I was going through my email account and deleting old messages, when I came across this email exchange with my mother-in-law. I don’t normally forward random email messages, but this one, about aprons, was very timely for our multigenerational family.
We were approaching the holiday season and I was gearing up for some apron making.
Sent: Thu, November 4, 2010 11:00:15 AM
Subject: FW: Aprons
So excited to make aprons with you!
Subj: Fw: Aprons
(Notice that a “Medium” is a size 14 – 16)
I don’t think our kids know what an apron is. The principle use of Grandma’s apron was to protect the dress underneath because she only had a few and because it was easier to wash aprons than dresses and aprons required less material. But along with that, it served as a potholder for removing hot pans from the oven.
It was wonderful for drying children’s tears, and on occasion was even used for cleaning out dirty ears.
From the chicken coop, the apron was used for carrying eggs, fussy chicks, and sometimes half-hatched eggs to be finished in the warming oven.
When company came, those aprons were ideal hiding places for shy kids.
And when the weather was cold, Grandma wrapped it around her arms.
Those big old aprons wiped many a perspiring brow, bent over the hot wood stove.
Chips and kindling wood were brought into the kitchen in that apron. From the garden, it carried all sorts of vegetables. After the peas had been shelled, it carried out the hulls.
In the fall, the apron was used to bring in apples that had fallen from the trees.
When unexpected company drove up the road, it was surprising how much furniture that old apron could dust in a matter of seconds.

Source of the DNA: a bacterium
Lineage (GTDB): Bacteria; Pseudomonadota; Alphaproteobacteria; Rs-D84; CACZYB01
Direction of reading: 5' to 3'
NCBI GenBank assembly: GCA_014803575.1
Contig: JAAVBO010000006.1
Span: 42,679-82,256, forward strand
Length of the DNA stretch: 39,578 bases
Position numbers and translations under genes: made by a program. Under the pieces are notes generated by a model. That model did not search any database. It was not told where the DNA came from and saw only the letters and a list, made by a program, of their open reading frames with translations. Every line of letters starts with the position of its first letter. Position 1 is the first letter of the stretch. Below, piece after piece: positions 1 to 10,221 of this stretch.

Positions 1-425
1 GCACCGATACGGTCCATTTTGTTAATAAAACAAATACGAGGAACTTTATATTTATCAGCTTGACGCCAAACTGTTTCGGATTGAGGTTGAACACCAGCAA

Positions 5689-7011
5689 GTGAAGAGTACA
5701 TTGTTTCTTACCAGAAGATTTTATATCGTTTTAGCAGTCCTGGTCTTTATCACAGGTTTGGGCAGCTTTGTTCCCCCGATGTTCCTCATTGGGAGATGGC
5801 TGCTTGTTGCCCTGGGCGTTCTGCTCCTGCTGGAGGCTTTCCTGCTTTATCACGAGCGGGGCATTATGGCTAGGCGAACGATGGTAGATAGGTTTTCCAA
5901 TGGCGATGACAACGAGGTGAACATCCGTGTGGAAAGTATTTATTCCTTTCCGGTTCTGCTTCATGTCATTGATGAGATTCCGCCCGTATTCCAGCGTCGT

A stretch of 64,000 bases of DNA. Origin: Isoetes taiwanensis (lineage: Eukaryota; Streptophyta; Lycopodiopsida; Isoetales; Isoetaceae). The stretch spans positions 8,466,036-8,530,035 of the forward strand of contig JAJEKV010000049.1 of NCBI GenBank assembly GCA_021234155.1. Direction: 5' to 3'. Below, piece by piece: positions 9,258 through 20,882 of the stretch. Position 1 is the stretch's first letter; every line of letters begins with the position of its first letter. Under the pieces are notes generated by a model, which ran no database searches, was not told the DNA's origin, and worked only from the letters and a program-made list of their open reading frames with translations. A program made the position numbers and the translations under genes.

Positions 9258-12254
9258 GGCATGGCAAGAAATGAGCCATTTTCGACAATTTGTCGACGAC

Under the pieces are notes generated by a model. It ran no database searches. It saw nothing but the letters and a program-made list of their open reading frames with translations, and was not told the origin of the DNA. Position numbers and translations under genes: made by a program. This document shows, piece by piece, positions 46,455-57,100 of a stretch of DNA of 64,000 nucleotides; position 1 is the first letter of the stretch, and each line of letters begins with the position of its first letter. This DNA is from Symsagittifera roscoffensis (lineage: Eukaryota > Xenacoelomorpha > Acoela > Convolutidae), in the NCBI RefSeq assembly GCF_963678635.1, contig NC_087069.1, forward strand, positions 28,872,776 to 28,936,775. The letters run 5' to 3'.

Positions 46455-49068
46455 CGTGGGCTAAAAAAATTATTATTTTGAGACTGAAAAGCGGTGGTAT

When dinner was ready, Grandma walked out onto the porch, waved her apron, and the men folk knew it was time to come in from the fields to dinner.
It will be a long time before someone invents something that will replace that ‘old-time apron’ that served so many purposes.
Send this to those who would know (and love) the story about Grandma’s aprons.
Grandma used to set her hot baked apple pies on the window sill to cool. Her granddaughters set theirs on the window sill to thaw.
They would go crazy now trying to figure out how many germs were on that apron.
I don’t think I ever caught anything from an apron – but love…
-Source of the poem is unknown and I Googled.
Sent: Thursday, November 04, 2010 12:01 PM
Subject: Re: Aprons
My grandma always wore an apron. My mom not so much. My grandma always wore one of those caps that looks like a shower cap because she always milked cows by hand, resting her head against their side. She did this until she was down to one cow in her 80′s. I think she had an inside apron and an outside apron. I hope so. She served fresh (still warm milk) in a white pitcher. She also had a wash house. And a magic basement. She let grandkids sit on her counter and watch her bake. At least she did me. I don’t know about the others.
Here are some pictures of aprons my mother-in-law has made for us.